We are a people built upon remembering
As Christians our present is built upon the past, of remembering promises made to Abraham and Sarah, of remembering how God brought the people of Israel out of bondage.  Our scripture today reminds us that God protected the Israelites with a pillar of cloud in front of them and behind them.  It reminds us that God provided a leader who was up to the task of stretching out his hand to part the waters for them and it reminds us that God gave them dry land to walk toward their future when they were in hot pursuit by their enemies.    

We also remember the night in which Jesus was betrayed, the death and resurrection of Jesus, and the saving grace of God because it is here that we can rebuild our lives and find comfort and salvation in the words, “We Remember.”  In remembering how God saved others before us we are saved from destruction and are given the light by which to see the future.  Our Christian heritage is rich with sacred symbols that we can draw on and interpret the suffering and hope of our common humanity; of which we can interpret the loss of life on 9/11.

Memory is import
Memory is important.  It grounds us in the reality of our living that each day is built upon the former day, both the mistakes we have made and the good things that we have done.  Memory helps us to know where we have come from and where we have been so that we, with the totality of our experiences, can step into the future.  9/11 is important to lift up because through it we see and experience the loving grace of God and the way in which God had a hand in the salvation of humanity at that given time and place.  God was with us and helped up sort through the rubble of our lives.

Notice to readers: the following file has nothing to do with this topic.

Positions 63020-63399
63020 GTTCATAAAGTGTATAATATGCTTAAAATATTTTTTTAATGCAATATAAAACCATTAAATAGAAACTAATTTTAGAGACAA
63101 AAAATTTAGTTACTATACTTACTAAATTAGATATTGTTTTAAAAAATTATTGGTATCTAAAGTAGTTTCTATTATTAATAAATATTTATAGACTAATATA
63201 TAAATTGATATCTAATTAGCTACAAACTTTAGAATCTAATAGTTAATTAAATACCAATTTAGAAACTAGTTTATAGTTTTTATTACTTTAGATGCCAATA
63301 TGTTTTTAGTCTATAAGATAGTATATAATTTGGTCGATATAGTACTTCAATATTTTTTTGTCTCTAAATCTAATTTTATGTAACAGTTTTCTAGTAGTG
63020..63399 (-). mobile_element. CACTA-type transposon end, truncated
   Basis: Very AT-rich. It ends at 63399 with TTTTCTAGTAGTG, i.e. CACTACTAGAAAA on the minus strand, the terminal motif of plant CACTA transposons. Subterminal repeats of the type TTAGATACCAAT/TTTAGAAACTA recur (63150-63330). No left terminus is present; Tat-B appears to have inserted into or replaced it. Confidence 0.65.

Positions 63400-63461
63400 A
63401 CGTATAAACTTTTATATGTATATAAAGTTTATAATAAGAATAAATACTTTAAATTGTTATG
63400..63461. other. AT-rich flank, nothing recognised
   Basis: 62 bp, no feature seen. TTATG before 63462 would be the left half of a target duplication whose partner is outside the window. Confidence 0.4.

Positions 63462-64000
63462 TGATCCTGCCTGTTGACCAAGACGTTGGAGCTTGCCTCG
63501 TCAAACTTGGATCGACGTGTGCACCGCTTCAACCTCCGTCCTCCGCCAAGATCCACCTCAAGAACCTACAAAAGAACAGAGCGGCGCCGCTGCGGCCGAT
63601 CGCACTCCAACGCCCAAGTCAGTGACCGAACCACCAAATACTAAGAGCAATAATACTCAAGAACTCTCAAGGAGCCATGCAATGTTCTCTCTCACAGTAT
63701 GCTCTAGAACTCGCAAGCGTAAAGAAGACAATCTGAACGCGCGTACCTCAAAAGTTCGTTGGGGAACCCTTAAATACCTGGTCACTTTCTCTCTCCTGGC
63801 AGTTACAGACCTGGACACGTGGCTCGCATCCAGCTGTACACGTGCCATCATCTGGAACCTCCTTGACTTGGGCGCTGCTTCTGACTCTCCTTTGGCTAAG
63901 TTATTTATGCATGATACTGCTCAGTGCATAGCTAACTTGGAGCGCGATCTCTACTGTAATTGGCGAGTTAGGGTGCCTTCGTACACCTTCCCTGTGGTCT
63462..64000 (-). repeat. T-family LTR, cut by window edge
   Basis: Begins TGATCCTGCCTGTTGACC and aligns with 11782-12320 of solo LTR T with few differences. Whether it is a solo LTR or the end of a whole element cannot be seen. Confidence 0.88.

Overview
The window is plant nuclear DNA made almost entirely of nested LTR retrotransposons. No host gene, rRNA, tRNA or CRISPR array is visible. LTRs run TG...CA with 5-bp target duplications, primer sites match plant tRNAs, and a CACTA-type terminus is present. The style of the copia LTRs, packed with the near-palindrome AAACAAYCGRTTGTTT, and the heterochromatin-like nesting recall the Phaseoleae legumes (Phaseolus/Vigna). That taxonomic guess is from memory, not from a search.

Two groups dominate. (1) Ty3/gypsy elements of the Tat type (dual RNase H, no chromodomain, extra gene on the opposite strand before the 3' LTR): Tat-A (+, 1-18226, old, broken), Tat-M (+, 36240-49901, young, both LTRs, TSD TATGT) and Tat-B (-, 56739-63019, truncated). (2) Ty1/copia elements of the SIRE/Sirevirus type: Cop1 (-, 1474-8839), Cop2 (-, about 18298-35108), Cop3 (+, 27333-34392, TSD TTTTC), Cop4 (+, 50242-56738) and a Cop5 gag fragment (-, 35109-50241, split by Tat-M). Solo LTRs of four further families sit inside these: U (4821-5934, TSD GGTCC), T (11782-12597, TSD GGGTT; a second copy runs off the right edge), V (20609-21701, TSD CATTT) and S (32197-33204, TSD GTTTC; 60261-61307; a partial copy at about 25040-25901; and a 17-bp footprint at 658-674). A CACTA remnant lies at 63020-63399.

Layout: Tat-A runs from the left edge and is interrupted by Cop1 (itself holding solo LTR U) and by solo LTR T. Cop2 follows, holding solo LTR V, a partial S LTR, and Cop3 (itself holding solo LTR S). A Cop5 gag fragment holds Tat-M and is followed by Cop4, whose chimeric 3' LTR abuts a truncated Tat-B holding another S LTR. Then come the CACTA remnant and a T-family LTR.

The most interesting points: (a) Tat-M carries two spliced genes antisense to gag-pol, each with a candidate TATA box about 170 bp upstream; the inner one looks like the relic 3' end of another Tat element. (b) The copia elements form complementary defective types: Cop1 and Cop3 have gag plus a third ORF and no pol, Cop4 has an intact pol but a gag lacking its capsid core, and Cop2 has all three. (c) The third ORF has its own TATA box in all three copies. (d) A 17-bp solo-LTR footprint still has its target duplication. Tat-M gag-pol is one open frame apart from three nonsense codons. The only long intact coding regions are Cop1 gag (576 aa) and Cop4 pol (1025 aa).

Today, both collectively and individually we know the significance of the attacks and the impact that it has made upon us.  Some of us know more than others if we lost someone we loved when the towers crumbled.  We know that war followed and many more lives were sacrificed.  We know that there are people who still hurt because they re-live the tragedy and the post stress of the trauma each day of their lives.  We know that many more young people need education about 9/11 because for them it wasn’t a part of their lives but is a legacy in their lives.  We know that God was with us then and God is certainly with us now. 

Beyond Memory